Thus once again when we start with "real" understanding of a particular phenomenon, the intervention of "imaginary" understanding is necessary to make the essential switch to recognition of its universal class concept i.e. to literally "see" this connection. In this "seeing" the object phenomenon now becomes "imaginary" as an archetypal expression of its universal quality.
However in conventional understanding the spiritual aspect is weakly developed and remains merely implicit, so that understanding is quickly reduced in "real" conscious terms as a concept.
Strictly speaking perceptions and concepts are quantitative and qualitative with respect to each other. However this distinction is lost in terms of "real" understanding.
So in science perceptions (facts) are assumed to directly correspond with associated concepts (theories). However strictly speaking no such correspondence exists.
Correctly speaking a concept potentially corresponds to individual (actual) perceptions within its class. This switch from actual to potential requires the intervention of "imaginary" understanding.
However in conventional understanding reductionism takes place so that concepts are assumed to actually correspond to (actual) perceptions. Thus the interpretation takes place - misleadingly - in solely "real" (conscious) terms.
Putting this another way, in conventional scientific terms both perceptions (facts) and concepts (theories) are dealt with as structures (which are assumed neutral with respect to corresponding states).
However in dynamic terms the interaction of states with structures is necessary to enable the switch from part to whole recognition to take place.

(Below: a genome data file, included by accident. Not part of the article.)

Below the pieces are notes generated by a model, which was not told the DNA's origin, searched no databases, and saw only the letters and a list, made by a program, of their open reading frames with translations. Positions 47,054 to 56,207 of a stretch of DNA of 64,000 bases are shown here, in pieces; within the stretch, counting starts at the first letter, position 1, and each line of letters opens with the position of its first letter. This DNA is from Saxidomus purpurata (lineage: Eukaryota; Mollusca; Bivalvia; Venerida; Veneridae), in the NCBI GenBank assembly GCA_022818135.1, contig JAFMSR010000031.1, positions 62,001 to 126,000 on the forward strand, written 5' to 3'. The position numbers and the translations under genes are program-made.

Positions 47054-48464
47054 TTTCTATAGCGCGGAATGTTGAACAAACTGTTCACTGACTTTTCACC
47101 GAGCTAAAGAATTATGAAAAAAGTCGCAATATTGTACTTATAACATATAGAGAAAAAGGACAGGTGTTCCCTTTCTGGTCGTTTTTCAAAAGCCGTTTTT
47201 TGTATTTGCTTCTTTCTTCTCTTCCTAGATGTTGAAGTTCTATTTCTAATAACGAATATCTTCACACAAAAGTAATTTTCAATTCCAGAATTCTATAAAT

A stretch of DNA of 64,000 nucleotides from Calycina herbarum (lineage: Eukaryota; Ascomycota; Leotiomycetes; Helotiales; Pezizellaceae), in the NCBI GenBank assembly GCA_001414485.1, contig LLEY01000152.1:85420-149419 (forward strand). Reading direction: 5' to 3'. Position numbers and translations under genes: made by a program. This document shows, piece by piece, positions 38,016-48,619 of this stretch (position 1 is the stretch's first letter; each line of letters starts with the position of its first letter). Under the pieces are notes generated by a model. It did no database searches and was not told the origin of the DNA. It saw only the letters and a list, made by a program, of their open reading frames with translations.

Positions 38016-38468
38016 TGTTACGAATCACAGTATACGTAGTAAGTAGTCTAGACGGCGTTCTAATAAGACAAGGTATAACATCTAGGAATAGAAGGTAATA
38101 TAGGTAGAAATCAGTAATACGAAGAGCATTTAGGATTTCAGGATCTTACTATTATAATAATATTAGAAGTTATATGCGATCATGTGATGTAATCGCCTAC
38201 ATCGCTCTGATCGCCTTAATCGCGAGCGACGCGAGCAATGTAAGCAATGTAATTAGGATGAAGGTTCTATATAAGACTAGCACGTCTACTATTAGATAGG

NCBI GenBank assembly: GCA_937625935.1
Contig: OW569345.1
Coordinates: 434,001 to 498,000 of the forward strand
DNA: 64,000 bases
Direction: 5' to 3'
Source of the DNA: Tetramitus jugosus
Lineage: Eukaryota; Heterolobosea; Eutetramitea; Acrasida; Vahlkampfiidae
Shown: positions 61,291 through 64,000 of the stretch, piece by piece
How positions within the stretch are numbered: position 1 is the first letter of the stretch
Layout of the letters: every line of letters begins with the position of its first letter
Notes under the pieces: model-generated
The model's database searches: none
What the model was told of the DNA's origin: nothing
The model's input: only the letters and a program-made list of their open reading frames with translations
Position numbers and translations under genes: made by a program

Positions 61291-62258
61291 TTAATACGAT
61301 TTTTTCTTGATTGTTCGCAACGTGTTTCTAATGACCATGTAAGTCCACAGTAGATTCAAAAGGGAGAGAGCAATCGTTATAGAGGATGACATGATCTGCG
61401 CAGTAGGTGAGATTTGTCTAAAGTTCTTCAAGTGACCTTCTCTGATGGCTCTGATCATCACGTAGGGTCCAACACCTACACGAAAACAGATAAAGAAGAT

Now in reverse fashion we have the same dynamics.
Thus to enable the switch from the conceptual recognition of "houseness" to the actual recognition of an individual house (as perception), once again "imaginary" understanding is necessary. Here the spiritual insight of unconscious origin, which enables the connection between what is universal (whole) and individual (part), acts in a - relatively - immanent fashion so that one can again "see" the potential whole embodied in the individual object. However the perception will typically be quickly reduced acquiring an unambiguous solely "real" identity.
Thus in the actual dynamics of experience, in the transition from part to whole (and whole to part), both horizontal ("real") and vertical ("imaginary") understanding are required though in reduced conventional terms the "imaginary" is ignored.
Now we can interpret the vertical polarities either in terms of (unreduced) states or (unreduced) structures.
Thus if the spiritual transcendent insight (which enables the switch from part to whole recognition) is represented as the positive "imaginary" pole (as a state) then the corresponding immanent insight (enabling the switch from whole to part) is represented by the negative pole.
Likewise the corresponding archetypal interpretation of the house as included in the whole represents the positive "imaginary" pole (as structure).
The reverse archetypal interpretation of the universal whole becoming immanent in the individual recognition of the perception represents the negative "imaginary" pole (as structure).
Now when we attempt to look at development in a linear (asymmetrical) fashion, two opposite interpretations as regards the relationship of whole and part (and part and whole) are possible.
If the emphasis is on the transcendent direction, holism will result with the progression in development to more universal (collective) whole recognition.
If the emphasis is - relatively - on the corresponding immanent direction, partism will result with the progression in development to more unique (individual) part recognition.
A proper dynamic bi-directional approach is necessary to consistently integrate both aspects.
(Again in terms of "real" recognition states and structures are always reduced in terms of each other).